New London is a transportation crossroads where Amtrak trains intersect with the New London waterfront from which you can take a ferry to New York’s Long Island any time of day or night or smaller ferries to the nearer coastal beaches at Block Island and Fishers Island. Amtrak trains will get you to New Haven (Yale) and Providence, RI (Brown) and beyond to Boston & New v York City.

Good luck with your decision.


Note that for law school UTs grade deflation will be a problem because they won’t care that a 3.0 from UT is quite good.

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In my opinion, concern about a U of Toronto uGPA for law school is unwarranted.

Lots of Toronto students are admitted to law schools every year.

In OP’s situation, it would be better to earn a JD degree in Canada & an LLM law degree in the US.

P.S. Canadian law schools use a different formula for calculating one’s undergraduate GPA than that used for US law schools.

Also can enroll in a 4 year program & earn both US & Canadian law degrees.

Yes, but what if he wants to apply to US law schools after completing his U of T undergrad? Schools like McGill and U of T are a known and respected commodity south of the border, but I’m not sure how much they they take into account the harsher grading practices in Canada at the top schools.

OP, it’s not like it’s impossible to get great grades at U of T, just that you need to be a little street smart, and a little lucky, or just smart as hell.

BTW, I am not in Law, so i could be talking out of my butt here. Do have an idea about Medicine, which has some similarities, though I believe it is a much more transferable skill than Law.

Too many factors to consider that are not yet known.

If OP can qualify for the lowest tuition at Canadian law schools, then Canadian law school plus a one year LLM degree from a US school will be less costly.

High LSAT score is good for US law schools, but not as important for Canadian law schools.

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I am Canadian. I never studied at U of T but I know there is a lot of talk among the parents about the large-size class at U of T. These enormous first-year classes limit opportunities to interact with the professor and ask questions. Also it has a large Commuter Population. I also heard grade deflation is common. For these reasons, I asked my child not to apply to U of T.


If the OP is not a US citizen, then attending college in the US instead of Canada may be a mistake if OP prefers to work in North America.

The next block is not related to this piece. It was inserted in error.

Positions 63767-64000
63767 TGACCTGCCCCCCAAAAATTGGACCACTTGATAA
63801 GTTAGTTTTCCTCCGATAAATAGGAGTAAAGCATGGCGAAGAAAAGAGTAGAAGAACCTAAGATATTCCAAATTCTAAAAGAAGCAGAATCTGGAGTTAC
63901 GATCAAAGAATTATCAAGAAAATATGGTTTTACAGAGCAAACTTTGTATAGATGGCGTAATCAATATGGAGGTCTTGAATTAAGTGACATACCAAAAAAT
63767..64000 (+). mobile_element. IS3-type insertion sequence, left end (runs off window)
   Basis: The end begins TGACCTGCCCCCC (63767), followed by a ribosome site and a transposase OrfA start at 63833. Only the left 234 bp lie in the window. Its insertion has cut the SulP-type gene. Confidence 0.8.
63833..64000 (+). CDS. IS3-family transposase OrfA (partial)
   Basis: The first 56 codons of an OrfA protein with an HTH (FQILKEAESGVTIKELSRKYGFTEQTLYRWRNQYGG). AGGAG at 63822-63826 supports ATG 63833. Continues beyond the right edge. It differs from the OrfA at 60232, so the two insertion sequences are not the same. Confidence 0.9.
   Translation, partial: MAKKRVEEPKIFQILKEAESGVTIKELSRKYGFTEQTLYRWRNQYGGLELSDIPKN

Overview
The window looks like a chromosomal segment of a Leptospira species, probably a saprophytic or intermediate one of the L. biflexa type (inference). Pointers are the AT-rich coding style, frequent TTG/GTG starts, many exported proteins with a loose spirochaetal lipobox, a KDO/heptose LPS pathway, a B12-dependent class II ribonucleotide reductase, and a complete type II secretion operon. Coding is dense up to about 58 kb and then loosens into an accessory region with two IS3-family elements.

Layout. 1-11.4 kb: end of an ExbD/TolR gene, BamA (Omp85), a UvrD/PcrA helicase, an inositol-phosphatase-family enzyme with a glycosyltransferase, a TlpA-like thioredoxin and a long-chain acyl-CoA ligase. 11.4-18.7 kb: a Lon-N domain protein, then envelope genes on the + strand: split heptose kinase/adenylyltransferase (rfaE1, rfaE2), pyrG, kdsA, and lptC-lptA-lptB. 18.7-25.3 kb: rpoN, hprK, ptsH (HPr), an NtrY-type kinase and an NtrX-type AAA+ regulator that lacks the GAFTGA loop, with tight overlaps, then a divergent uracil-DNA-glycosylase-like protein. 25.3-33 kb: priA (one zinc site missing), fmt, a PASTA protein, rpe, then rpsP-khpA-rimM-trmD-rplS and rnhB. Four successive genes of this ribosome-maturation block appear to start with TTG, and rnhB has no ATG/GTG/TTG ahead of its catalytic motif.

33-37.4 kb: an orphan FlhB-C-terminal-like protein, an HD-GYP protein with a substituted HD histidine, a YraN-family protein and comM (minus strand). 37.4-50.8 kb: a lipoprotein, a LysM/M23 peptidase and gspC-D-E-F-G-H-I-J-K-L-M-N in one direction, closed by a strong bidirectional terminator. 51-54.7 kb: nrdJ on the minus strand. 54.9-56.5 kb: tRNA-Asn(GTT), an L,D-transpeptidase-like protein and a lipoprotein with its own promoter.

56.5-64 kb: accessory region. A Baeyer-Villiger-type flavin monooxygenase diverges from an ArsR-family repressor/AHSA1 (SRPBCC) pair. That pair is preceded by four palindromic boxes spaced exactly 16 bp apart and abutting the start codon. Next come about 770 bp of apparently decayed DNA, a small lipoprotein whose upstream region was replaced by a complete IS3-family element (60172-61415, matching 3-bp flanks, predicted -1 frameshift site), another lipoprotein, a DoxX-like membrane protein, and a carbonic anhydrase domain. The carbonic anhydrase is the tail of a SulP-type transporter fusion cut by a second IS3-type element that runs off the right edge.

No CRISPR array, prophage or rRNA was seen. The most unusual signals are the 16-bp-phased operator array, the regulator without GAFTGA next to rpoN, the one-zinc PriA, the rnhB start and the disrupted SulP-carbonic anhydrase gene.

thank you all for your response :slight_smile: i am not Canadian nor American, but hope to live in the US in the future if that is possible.

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That was my understanding. Unfortunately, it is much easier to earn the privilege to live & work in Canada than in the US–especially since you will not be a STEM major.

If you attend the University of Toronto, it is easy to be able to remain to work in Canada. Also, Canadian Law schools are much lower cost than US law schools.

Earn a law degree in Canada = 3 years after 3 or 4 years of undergraduate study.
Then do a 10 month LLM program at a US law school in order to be eligible to sit for state bar exams in about 5 different US states including New York state & California, but remaining in the US will be difficult.

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Totally agree. If OP wants to stay in Canada, U of T should be the best choice. We have friendly immigration policy.

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thank you guys - i was thinking of giving the US a shot (try to find a job after undergrad), and if it doesn’t work out i could apply to canadian grad schools and move there - is this a good idea?

I agree, if OP plans to apply to Canadian law schools then there’ll be no issue.

@lalaalaaand : you can’t just hang around and look for a job in the US after you graduate college. There’s something called OPT but you need to have a job offer by the time you graduate. Then it’s 12-month long except for STEM (2 1/2 years). OPT outside of STEM is not a given, so if you go to a US college you may be forced to return to your country and apply to Law school from there.
If you’re not an American citizen, your best option as Publisher said is UToronto, then a Canadian Law School. :slight_smile:

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The New York and Massachusetts bars do not require an LLM in order to take the bar exam if they have a Canadian common law degree.